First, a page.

Scientists Call For Debate On SARS-CoV Origins

Scientists Call For Debate On SARS-CoV Origins
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The Lancet has published a call for a debate about the proper origins of the SARS-CoV-2 virus, more than a year after it sparked controversy by criticizing those who suggest the virus came from a lab. When the media publishes material that is causing genuine harm to the public, scientists must do all they can to correct the record. In this context, The Lancet’s call for an open and honest debate about the origins of a lethal virus strikes a positive note for most people.

“Overwhelming evidence for either a zoonotic or research-related origin is lacking: the jury is still out,” begin the authors. On the basis of the current scientific literature, complemented by our own analyses of coronavirus genomes and proteins, we hold that there is currently no compelling evidence to choose between a natural origin (ie, a virus that has evolved and been transmitted to humans solely via contact with wild or farmed animals) and a research-related origin (which might have occurred at sampling sites, during transportation or within the laboratory, and might have involved natural, selected or engineered viruses),” reads the article.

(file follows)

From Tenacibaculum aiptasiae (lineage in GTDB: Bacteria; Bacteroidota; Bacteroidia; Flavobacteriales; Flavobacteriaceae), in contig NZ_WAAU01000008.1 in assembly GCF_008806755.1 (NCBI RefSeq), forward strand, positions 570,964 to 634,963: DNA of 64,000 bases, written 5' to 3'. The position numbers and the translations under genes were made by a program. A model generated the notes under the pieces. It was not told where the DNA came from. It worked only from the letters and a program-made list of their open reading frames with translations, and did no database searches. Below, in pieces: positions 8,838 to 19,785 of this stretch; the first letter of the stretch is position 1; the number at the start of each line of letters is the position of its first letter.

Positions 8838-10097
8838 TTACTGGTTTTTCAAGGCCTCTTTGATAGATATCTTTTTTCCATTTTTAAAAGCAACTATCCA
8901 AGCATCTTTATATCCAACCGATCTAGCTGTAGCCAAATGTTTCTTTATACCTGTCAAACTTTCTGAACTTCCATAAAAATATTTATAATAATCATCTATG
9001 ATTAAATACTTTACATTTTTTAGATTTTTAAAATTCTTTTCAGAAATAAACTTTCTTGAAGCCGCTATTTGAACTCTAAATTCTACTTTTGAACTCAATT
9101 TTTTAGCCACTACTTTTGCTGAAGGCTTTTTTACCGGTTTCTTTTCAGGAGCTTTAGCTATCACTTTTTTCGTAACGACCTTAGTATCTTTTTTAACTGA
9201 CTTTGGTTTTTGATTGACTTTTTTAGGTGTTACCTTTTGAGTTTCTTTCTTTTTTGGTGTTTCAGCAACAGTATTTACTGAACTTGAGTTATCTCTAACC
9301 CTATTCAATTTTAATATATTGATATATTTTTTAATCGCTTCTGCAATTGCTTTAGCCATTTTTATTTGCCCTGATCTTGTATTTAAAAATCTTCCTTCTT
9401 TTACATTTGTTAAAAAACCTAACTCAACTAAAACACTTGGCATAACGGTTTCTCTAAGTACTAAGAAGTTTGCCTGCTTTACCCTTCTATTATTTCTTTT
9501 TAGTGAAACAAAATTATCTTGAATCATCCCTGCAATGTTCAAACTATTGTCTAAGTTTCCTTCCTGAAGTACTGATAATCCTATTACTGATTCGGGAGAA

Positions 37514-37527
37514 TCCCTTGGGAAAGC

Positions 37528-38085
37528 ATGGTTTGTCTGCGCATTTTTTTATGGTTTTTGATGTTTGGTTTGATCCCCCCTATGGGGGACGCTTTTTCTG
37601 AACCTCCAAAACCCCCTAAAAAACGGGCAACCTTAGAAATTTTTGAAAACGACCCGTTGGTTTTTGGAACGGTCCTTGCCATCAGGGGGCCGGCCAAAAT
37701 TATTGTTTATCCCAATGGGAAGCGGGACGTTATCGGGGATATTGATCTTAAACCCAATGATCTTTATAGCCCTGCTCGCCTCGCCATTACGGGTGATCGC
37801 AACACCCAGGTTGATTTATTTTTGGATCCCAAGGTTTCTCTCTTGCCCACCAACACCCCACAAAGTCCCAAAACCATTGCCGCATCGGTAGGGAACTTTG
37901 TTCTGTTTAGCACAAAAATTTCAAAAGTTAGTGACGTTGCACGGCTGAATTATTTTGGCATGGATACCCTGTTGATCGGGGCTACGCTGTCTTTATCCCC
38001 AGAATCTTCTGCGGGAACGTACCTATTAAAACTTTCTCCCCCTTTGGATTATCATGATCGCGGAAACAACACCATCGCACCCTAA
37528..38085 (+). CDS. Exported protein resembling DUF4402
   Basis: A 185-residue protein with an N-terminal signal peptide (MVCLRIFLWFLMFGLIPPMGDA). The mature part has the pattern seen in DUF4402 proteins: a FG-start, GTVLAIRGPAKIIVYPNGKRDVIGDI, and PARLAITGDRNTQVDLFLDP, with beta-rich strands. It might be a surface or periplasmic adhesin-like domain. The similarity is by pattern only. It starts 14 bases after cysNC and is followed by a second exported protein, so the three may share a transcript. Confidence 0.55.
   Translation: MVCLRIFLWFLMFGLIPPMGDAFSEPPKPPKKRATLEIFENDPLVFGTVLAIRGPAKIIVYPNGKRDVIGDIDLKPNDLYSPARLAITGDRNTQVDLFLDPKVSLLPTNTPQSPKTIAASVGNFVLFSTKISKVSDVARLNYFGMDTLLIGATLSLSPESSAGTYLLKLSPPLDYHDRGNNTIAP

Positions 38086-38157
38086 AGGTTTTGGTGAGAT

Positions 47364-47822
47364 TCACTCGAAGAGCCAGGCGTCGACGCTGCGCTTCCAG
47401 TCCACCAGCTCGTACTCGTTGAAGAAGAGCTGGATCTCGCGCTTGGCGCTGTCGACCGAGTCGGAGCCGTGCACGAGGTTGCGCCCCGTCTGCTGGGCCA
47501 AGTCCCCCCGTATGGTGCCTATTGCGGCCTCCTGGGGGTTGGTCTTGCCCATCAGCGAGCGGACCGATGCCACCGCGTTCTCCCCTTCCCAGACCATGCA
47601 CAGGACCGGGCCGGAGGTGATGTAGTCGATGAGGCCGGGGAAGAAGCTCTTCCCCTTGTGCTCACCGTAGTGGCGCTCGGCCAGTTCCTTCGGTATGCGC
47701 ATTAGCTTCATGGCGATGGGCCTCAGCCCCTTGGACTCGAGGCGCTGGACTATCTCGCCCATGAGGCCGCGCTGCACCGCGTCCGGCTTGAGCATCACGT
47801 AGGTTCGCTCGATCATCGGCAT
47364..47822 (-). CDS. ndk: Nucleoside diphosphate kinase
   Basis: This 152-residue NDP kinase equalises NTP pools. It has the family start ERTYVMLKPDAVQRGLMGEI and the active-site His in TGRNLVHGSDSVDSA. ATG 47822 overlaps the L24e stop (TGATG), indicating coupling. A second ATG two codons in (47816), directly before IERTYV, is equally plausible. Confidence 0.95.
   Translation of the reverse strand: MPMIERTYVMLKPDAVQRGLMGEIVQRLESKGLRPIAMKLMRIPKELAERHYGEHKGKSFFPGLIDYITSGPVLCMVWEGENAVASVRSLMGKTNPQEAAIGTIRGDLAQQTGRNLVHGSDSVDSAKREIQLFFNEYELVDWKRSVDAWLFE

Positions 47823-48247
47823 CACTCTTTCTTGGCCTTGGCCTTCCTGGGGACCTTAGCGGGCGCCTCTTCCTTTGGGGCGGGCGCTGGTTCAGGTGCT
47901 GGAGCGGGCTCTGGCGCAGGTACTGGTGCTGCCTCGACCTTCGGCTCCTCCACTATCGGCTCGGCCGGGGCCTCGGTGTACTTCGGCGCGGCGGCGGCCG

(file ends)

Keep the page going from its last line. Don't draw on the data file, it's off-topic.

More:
The authors argue that scientists should reject politically motivated speculation and assess hypotheses on the basis of the evidence. In science, adhering to a standard model means accepting its strengths and weaknesses. In the long run, this is the best way to make progress. The scientific community should respect scientists who question the current model and accept their alternative hypotheses as long as they are based on evidence, not speculation.

Questionable Results

There has been much controversy surrounding the origin of the virus. Phase one of the WHO-led investigation concluded that there was insufficient evidence to conclusively determine its laboratory origin. However, WHO Director-General Tedros Adhanom Ghebreyesus insisted on further investigation.


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Katherine Baldwin

Katherine is just getting her start as a journalist. She attended a technical school while still in high school where she learned a variety of skills, from photography to nutrition. Her enthusiasm for both natural and human sciences is real so she particularly enjoys covering topics on medicine and the environment.

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